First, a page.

There are poignant examples in which Congressional haste in the area of civil liberties can, indeed, be regarded as both reckless and irresponsible. That was certainly the case when, on Oct. 26, 2001, George W. Bush signed into law, the original USA/PATRIOT Act. The PATRIOT Act was 131 pages in length. It was divided into 1,016 different sections. The Act contained sweeping changes to a number of existing laws, including those contained in the Foreign Intelligence Surveillance Act of 1978 (FISA), the Electronic Communications Privacy Act of 1986 (ECPA), the Money Laundering Control Act of 1986 and Bank Secrecy Act (BSA), as well as the Immigration and Nationality Act.
The U.S. House passed the PATRIOT Act on Oct. 24, 2001 --- one day after it was introduced by Rep. James Sensenbrenner, Jr. (R-WI). The U.S. Senate passed the PATRIOT Act one day later.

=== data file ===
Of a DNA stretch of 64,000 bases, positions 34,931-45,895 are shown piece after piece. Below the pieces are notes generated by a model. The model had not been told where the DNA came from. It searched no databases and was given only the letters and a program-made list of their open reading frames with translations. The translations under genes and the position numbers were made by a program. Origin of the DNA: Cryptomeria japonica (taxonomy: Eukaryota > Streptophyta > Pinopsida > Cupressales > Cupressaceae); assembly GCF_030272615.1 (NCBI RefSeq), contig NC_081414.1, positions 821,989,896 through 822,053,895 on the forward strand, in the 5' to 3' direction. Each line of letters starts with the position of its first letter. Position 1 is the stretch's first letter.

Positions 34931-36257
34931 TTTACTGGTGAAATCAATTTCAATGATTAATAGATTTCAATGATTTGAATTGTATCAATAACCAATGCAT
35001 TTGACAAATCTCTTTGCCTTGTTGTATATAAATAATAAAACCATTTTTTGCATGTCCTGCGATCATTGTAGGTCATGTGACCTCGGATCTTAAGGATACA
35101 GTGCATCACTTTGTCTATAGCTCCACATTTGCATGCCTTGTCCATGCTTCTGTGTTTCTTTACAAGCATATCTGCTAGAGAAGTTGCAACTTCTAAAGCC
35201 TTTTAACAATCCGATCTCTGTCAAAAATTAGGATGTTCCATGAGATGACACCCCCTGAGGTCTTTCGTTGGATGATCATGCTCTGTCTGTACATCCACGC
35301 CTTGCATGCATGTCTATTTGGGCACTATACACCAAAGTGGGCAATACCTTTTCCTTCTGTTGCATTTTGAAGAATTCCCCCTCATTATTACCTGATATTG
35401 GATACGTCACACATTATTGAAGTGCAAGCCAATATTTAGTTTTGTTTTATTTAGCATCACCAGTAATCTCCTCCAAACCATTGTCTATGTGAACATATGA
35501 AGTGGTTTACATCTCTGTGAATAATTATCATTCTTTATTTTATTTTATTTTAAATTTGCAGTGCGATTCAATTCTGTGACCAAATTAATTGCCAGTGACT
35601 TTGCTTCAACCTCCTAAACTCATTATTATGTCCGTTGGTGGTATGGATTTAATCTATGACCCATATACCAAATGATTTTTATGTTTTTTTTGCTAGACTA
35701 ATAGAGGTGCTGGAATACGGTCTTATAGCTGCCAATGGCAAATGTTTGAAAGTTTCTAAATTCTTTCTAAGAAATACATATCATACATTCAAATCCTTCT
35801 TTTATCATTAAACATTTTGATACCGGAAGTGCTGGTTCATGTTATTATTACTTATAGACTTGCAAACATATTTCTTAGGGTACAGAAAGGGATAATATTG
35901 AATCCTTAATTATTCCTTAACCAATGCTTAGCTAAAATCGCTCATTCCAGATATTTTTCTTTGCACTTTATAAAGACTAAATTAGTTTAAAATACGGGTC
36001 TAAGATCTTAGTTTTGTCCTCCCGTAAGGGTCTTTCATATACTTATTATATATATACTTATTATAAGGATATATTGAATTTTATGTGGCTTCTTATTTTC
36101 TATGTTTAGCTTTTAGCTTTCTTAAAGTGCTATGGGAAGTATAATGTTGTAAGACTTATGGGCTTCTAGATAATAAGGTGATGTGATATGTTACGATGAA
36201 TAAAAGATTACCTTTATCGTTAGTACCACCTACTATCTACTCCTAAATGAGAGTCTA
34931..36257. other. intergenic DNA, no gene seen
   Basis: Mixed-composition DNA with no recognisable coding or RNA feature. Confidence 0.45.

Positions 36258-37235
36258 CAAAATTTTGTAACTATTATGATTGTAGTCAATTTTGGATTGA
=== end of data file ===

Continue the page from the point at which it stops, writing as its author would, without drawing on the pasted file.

When confronted by Michael Moore during the filming of the documentary, Fahrenheit 9/11 (see video below), multiple members of Congress conceded that they hadn't even read the Act before signing it. Conyers, who voted against the sweeping legislation, quipped: "We don't read most of the bills."
If we were now dealing with a wholesale repeal of that recklessly-enacted encroachment on our civil liberties, the expression of a need for more time for deliberation from Brownley might be more understandable. It's difficult to see how Brownley --- or any other member of Congress who is not also a member of the intelligence committees --- can make fully informed decisions on those issues given that they are not allowed access to relevant FISA court rulings.